If we throw our arms out to our Father, even if we are just flailing about at first, His lifeline will be ready. We can reach out to Him and He will reach back, becauseHhe is actually reaching first. We may not be able to hear or feel His answering assurance at first, but He will continue to pour it out on us until we weary of panic and let it in.

His love and help will bring us healing, and often they are the only things that can. Then He will give us direction, and we can find our way. Though it may seem slow, and it may take time, and we will have our ups and downs, He will stay with us through it all.

Or, do we feel sometimes that our small troubles are not worth bothering Him about, with all the problems in the universe?

Ellen White, above, said that anything that is sufficient to disturb our peace is important enough to bring before Him. Sister Holland said that He is the one friend who will not become bored with us, and He is never too busy.

He does not wish for us to leave him alone and deal with it ourselves. He can offer peace where there seems to be no peace, and He can heal all things. As if we were the only one to share His watchcare, He will guard us. As if we were the only one for whom He gave His Beloved Son, He will attend to us and our need. His love for us is without limit, and His promises will not fail.


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About Marian Stoddard

Marian J. Stoddard was born in Washington, D.C., and grew up in its Maryland suburbs. Her father grew up in Carson City, Nevada, and her mother in Salt Lake City, so she was always partly a Westerner at heart, and she ended up raising her family in Washington State. Her family took road trips all over the United States and Canada, so there were lots of adventures.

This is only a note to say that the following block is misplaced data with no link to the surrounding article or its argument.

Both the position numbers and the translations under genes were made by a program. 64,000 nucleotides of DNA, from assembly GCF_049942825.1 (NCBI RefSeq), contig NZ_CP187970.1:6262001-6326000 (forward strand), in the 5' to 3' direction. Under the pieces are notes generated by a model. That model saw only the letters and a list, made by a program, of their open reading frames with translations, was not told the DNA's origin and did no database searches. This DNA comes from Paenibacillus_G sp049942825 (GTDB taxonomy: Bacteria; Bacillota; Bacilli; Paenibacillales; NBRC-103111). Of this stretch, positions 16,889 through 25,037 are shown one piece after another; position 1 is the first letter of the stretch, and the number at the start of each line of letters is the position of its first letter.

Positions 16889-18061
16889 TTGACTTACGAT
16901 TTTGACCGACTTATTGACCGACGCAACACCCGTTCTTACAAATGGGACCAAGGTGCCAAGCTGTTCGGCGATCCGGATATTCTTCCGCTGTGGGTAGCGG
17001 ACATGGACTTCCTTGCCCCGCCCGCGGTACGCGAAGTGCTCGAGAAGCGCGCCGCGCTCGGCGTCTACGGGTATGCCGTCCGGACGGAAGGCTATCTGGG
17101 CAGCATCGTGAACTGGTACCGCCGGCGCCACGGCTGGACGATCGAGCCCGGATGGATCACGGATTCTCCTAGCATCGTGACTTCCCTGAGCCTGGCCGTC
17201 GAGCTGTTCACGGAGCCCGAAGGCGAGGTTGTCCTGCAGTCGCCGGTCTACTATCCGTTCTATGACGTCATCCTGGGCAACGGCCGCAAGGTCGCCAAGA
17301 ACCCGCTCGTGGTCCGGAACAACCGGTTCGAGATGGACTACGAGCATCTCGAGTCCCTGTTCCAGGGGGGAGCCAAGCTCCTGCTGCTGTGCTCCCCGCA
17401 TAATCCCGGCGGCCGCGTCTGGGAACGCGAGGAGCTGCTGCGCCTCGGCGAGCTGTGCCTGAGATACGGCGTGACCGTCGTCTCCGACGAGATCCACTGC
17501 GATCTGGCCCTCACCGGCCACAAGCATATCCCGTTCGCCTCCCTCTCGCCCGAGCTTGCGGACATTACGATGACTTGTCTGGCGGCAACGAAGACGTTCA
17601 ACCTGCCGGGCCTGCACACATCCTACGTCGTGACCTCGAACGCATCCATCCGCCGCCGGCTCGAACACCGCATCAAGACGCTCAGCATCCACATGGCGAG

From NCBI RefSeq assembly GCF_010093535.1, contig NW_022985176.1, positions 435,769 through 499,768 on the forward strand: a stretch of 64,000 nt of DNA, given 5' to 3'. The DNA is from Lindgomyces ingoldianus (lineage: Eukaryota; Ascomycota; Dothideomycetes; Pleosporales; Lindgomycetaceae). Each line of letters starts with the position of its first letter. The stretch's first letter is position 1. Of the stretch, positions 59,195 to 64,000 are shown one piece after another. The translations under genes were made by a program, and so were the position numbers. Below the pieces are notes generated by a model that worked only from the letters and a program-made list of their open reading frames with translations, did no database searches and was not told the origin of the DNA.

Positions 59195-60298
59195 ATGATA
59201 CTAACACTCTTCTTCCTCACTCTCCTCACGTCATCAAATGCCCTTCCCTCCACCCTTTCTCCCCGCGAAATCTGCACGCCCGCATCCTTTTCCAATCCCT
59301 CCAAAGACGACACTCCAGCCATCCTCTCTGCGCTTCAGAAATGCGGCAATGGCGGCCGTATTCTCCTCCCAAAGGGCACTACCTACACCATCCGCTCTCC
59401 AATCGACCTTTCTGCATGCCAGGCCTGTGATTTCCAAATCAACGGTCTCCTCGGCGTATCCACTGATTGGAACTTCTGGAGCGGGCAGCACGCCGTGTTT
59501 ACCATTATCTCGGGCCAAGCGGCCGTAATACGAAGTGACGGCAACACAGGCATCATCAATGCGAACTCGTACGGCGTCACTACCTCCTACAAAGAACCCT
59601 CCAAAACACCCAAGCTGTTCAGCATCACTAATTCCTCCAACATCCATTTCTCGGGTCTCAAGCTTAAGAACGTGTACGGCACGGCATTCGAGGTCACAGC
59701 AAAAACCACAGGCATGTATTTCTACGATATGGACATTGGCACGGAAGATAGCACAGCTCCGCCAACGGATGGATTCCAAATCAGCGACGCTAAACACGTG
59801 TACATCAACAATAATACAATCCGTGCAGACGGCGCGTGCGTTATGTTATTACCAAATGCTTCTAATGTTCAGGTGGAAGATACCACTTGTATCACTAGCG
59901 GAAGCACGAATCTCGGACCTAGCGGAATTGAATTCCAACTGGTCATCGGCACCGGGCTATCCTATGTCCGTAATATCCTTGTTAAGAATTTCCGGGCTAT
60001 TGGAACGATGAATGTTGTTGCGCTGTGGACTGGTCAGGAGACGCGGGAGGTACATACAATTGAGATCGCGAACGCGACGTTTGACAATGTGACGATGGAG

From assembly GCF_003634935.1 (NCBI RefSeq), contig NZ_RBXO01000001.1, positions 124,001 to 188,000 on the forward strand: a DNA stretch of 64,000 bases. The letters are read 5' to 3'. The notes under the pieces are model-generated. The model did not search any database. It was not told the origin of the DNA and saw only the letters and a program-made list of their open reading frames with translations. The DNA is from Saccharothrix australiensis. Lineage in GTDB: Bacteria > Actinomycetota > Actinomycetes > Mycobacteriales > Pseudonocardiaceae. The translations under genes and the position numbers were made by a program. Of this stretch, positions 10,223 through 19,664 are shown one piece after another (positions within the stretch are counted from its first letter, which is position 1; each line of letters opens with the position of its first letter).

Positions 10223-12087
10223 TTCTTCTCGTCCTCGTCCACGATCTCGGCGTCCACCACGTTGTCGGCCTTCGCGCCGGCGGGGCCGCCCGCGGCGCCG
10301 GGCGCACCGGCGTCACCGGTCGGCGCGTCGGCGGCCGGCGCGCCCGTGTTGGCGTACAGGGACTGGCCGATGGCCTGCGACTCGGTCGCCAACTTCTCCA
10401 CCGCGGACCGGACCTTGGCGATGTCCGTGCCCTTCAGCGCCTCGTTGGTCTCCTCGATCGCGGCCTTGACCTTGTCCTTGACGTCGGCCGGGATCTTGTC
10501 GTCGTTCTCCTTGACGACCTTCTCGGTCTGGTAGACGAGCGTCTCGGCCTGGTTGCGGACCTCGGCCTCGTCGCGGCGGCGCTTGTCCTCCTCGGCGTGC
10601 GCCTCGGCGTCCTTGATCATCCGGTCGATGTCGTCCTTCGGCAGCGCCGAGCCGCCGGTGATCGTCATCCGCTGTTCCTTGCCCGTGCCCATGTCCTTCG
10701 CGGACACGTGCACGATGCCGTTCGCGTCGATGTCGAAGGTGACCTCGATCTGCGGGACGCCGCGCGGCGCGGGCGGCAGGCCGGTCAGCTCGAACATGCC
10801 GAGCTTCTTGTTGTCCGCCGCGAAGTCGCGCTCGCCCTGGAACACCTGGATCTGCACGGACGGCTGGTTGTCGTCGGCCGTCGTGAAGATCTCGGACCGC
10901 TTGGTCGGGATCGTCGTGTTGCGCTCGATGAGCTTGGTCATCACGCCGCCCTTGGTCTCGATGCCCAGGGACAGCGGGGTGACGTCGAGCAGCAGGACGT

The adventures of music, literature, and art were also valued and pursued. Playing tourist always included the local museums as well as historical sites and places of natural beauty. Discussions at home, around the dinner table or working in the kitchen, could cover politics, philosophy, or poetry, with the perspective of the gospel underlying all. Words and ideas, and testimony and service, were the family currency.

Marian graduated from Winston Churchill High School in Potomac, Maryland, and attended the University of Utah as the recipient of the Ralph Hardy Memorial Scholarship, where she was graduated with honors, receiving a B.A. in English. She also met the love of her life, a law student, three weeks after her arrival; she jokes that she had to marry him because her mother always wanted a tenor in the family. (She sings second soprano.) They were married two years later and have six children and six grandchildren (so far). She treasures her family, her friends, and her opportunities to serve.

Visit Marian at her blog, greaterthansparrows.  You can contact her at bloggermarian@gmail.com. 

Marian and her husband live in Tacoma, Washington. Together they teach those who are preparing to go to the temple for the first time, and she also teaches a Stake Relief Society Institute class.